What is Albinism?
The word albino comes from the Latin word “Albus” which means “white”. Albinism, is a congenital pigment disorder that is characterised by complete or partial absence of pigmentation in the skin, hair and eyes. It also has other names called achromia, achromasia or achromatosis. This is due to the absence of tyrosinase which is an enzyme that controls the rate of production of melanin. Albinism is found to affect all vertebrates including humans.
Vertebrate – Vertebrates are the most advanced organisms. They are animals that have a spinal cord, vertebrae, notochord and a brain. Vertebrates are mammals, reptiles, birds, amphibians and fish.
So before getting into the threats and fear these people suffer from, let us briefly look at the effects, signs, types and treatments available for albinism.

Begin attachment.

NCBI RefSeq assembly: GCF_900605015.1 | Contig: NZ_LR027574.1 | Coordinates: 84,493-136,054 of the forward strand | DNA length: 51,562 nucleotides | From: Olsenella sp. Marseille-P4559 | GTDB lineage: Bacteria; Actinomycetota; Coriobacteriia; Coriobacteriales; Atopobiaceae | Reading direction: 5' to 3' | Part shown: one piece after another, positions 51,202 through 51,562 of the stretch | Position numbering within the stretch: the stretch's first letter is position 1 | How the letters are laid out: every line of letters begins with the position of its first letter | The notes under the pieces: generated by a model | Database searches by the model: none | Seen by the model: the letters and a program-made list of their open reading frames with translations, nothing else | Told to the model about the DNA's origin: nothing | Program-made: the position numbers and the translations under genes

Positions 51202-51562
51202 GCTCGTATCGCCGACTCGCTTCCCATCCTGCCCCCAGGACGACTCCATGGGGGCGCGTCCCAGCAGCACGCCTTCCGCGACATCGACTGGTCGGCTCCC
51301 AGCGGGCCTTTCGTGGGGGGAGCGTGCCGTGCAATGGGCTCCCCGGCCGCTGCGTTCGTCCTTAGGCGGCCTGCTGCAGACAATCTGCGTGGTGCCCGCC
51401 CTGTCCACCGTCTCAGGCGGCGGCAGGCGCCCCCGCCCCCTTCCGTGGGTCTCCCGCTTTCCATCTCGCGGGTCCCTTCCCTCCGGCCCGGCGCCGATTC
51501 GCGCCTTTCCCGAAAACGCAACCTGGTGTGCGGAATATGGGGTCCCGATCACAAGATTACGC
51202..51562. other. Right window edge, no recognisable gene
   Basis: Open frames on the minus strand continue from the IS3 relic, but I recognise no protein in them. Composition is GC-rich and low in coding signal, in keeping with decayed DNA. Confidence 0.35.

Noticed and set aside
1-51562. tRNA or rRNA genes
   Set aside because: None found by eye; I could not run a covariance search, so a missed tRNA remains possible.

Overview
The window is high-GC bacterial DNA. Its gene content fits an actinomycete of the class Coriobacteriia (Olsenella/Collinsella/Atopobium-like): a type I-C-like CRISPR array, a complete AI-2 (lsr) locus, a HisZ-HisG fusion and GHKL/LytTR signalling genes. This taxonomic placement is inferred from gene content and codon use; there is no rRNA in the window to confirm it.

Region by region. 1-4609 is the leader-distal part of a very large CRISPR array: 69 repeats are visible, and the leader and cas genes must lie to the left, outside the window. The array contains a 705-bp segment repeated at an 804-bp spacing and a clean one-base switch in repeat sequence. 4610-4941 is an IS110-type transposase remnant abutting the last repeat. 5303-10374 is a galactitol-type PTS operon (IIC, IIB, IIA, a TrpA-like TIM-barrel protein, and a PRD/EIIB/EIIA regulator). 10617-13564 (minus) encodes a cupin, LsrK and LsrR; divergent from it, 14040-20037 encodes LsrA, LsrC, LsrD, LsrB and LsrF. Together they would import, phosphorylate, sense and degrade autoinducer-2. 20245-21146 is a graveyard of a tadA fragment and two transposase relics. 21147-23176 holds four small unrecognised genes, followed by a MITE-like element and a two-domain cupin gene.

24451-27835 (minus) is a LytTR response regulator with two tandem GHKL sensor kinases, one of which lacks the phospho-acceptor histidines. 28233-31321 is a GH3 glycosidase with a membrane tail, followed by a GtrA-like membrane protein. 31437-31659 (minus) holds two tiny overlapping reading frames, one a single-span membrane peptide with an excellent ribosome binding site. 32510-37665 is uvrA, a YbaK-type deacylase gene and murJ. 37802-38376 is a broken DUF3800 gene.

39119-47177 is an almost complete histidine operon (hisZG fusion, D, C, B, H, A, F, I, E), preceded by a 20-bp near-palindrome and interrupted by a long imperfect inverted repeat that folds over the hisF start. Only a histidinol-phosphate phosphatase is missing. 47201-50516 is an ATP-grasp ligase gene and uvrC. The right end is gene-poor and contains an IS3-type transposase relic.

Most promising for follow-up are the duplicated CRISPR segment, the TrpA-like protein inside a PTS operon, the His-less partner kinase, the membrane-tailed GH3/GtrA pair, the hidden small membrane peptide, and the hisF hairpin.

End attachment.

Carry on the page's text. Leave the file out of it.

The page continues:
There are cells called melanocytes that produce a pigment called melanin, which gives colour to the skin and protects it from the harmful effects of Sun’s rays. When melanin is absent, it leads to albinism. Albinism can affect anyone regardless of gender or ethnicity.
Effects of Albinism:
- Vision defects like photophobia, nystagmus, astigmatism
- Lack of skin pigmentation which leads to sunburns and skin cancer and hence need to use sunscreen and protective clothing when outdoors
- Deficiency in transportation of melanin granules
- Susceptibility to infection because essential granules in immune cells are affected
Signs of Albinism: